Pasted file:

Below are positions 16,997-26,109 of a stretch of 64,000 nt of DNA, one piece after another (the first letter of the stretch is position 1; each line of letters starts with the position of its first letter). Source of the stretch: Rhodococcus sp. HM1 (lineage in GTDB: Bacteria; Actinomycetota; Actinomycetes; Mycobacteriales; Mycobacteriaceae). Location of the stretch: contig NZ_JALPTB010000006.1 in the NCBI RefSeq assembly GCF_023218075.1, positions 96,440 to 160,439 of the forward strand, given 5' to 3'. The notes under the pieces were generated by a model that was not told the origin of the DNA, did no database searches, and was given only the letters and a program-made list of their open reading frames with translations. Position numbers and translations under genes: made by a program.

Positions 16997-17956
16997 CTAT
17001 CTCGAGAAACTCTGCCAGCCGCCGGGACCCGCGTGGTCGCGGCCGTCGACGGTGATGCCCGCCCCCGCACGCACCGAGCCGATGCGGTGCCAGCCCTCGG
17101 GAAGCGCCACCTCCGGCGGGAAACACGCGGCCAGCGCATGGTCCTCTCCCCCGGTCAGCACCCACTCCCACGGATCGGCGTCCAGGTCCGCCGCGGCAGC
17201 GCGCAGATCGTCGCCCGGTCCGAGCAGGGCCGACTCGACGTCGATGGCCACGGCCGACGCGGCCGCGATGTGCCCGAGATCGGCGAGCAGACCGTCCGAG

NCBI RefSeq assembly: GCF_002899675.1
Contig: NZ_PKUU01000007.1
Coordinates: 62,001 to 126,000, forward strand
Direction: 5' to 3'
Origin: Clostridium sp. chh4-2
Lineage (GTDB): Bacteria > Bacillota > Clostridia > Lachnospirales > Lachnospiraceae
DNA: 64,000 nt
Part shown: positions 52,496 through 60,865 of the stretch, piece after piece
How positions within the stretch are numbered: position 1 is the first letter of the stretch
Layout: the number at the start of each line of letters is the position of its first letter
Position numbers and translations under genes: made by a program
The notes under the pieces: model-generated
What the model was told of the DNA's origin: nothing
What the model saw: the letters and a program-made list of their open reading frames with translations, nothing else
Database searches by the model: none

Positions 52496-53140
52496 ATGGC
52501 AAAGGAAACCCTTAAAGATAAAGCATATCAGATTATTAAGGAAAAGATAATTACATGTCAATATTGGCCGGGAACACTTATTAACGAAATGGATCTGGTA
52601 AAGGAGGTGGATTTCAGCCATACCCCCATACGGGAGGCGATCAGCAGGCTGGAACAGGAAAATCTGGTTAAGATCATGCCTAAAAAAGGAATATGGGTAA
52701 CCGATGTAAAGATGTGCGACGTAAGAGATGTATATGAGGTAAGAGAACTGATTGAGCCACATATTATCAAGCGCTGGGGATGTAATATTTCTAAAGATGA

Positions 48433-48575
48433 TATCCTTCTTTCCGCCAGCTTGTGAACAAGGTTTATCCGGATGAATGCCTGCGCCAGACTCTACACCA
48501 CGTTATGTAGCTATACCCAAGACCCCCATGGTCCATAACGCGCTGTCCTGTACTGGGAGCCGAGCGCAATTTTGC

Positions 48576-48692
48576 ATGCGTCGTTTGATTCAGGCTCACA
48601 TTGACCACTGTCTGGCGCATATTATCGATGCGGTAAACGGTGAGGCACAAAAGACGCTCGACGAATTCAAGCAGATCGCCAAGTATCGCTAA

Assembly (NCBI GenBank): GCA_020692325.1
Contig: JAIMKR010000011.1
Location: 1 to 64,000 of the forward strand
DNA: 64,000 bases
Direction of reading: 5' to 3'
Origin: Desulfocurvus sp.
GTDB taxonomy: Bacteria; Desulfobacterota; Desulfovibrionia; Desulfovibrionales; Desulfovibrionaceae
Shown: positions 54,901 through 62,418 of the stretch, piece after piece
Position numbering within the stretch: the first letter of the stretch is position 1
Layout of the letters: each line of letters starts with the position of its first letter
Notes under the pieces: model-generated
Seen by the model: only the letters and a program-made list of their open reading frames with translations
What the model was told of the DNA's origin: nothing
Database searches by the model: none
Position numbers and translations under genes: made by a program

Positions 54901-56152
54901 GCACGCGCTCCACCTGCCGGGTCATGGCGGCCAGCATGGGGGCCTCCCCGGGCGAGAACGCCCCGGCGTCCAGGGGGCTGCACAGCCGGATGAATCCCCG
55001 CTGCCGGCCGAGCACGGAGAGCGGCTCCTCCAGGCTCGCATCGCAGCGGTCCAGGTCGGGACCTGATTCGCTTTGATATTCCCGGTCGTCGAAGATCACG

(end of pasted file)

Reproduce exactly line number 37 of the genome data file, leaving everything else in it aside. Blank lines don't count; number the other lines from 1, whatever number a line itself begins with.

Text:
Direction of reading: 5' to 3'